More than 30 area high schools will attend MathFest on Thursday in the Chestnut Room of Kilcawley Center, and for the first time, Matheatre will perform “Calculus: The Musical.”
Matheatre is made up of non-students who travel to about 75 universities, high schools and conferences each year to perform the musical, a sketch comedy that follows the story of Isaac Newton as he developed his theory of calculus.
Co-writer Sadie Bowman said the musical includes appearances by other well-known mathematicians throughout history, including Gottfried Leibniz, G.F.B. Riemann, Archimedes and more.
In 2005, her colleague, high school math teacher Marc Gutman, developed a series of songs for his students to use as mnemonic devices.
“He found that when they could set rules or formulas to popular tunes, they could remember, retain and apply the information with much more success,” Bowman said. “We worked together to develop the songs into a musical for a cast of two.”
She and Gutman launched the first tour in the summer of 2006. In 2008, they licensed “Calculus: The Musical” to Know Theatre of Cincinnati.
Alicia Prieto Langarica is an assistant professor of mathematics who experienced “Calculus: The Musical” at the University of Texas at Arlington. She said the musical should be exciting for students.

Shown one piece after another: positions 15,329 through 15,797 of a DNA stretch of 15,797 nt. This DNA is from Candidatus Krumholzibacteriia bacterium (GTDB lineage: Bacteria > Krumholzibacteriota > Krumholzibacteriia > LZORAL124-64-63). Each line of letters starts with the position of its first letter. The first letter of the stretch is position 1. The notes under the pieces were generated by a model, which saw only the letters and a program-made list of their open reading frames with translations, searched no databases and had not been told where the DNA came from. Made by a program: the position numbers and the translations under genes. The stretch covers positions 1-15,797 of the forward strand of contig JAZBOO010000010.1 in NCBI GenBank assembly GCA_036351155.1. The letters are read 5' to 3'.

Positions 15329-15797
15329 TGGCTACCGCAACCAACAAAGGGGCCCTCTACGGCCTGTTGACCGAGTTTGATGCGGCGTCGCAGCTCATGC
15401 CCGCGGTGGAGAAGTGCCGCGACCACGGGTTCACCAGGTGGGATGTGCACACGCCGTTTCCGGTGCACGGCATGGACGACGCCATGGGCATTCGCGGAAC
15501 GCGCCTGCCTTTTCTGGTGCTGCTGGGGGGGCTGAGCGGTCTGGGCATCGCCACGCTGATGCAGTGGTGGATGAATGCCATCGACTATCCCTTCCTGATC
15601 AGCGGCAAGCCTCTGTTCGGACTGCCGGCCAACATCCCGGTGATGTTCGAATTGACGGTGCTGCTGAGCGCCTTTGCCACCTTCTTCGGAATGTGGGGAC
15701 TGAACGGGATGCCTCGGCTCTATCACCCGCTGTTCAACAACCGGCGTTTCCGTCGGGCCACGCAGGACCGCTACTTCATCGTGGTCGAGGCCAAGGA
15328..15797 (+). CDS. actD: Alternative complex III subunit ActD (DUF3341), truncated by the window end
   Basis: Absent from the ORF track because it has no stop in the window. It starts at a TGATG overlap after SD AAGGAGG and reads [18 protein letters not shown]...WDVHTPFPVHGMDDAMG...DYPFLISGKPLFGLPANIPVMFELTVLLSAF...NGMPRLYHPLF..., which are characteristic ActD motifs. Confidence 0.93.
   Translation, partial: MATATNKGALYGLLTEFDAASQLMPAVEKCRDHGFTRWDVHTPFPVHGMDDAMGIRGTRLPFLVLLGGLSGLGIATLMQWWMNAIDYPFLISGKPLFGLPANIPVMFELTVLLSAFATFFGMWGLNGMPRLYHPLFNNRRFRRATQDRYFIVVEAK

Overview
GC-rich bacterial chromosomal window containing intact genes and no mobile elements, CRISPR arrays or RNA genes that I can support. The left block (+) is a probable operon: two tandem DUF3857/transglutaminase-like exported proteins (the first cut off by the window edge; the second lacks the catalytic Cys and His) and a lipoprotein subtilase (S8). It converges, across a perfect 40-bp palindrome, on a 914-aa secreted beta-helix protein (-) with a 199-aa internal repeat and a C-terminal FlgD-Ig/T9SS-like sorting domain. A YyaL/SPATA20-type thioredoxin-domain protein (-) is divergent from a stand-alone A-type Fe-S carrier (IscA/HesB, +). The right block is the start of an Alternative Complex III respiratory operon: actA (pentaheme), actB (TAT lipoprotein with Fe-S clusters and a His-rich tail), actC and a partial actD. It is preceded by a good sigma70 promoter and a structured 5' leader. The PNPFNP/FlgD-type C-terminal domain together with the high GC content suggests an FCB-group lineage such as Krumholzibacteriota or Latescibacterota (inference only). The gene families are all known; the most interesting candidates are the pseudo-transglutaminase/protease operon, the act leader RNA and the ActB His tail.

“It is a good opportunity for students to learn calculus if they didn’t already take it in high school,” Langarica said. “It is a fun way to present the concept, and students tend to learn the songs.”
She added that “Calculus: The Musical” gives students who have already taken calculus a deeper understanding of the concepts.
“For high school students that had never been exposed to calculus, it made it exciting. They wanted to learn it,” Langarica said. “Bringing ‘Calculus:
The Musical’ is a great addition to an already amazing program, as is Mathfest. [It] is a wonderful way to reach out to the community and show how calculus can be fun as well as really useful.”
Thursday’s event begins at 9 a.m. It will feature a variety of math-related workshops and contests.
The Beating Las Vegas workshop will be taught by Jay Kerns, an associate professor of mathematics and statistics.
Kerns will teach students the strategy used by Massachusetts Institute of Technology students to count cards and beat the Vegas casinos.
In addition, the Mathematical Modeling of Heart Cells workshop will be taught by Jozsi Jalics, an assistant professor of mathematics and statistics. Jalics’ goal is to show students the equations behind cardiac activity.
“A lot of students may study the heart, but can’t imagine how it could be modeled with equations,” Jalics said. “Connections are made in biology and math.”
Langarica said she thinks Mathfest is a great recruiting strategy.
“It gives high school students a great opportunity to get to know other students and faculty, as well as to explain to them all the things that can be done with a mathematics degree,” she said.
Bowman said she hopes the musical relieves any anxiety a student may have about higher math.
“We hope to diffuse some of that apprehension by showing that it’s also a subject that holds a lot of beauty, humor and even fun,” Bowman said.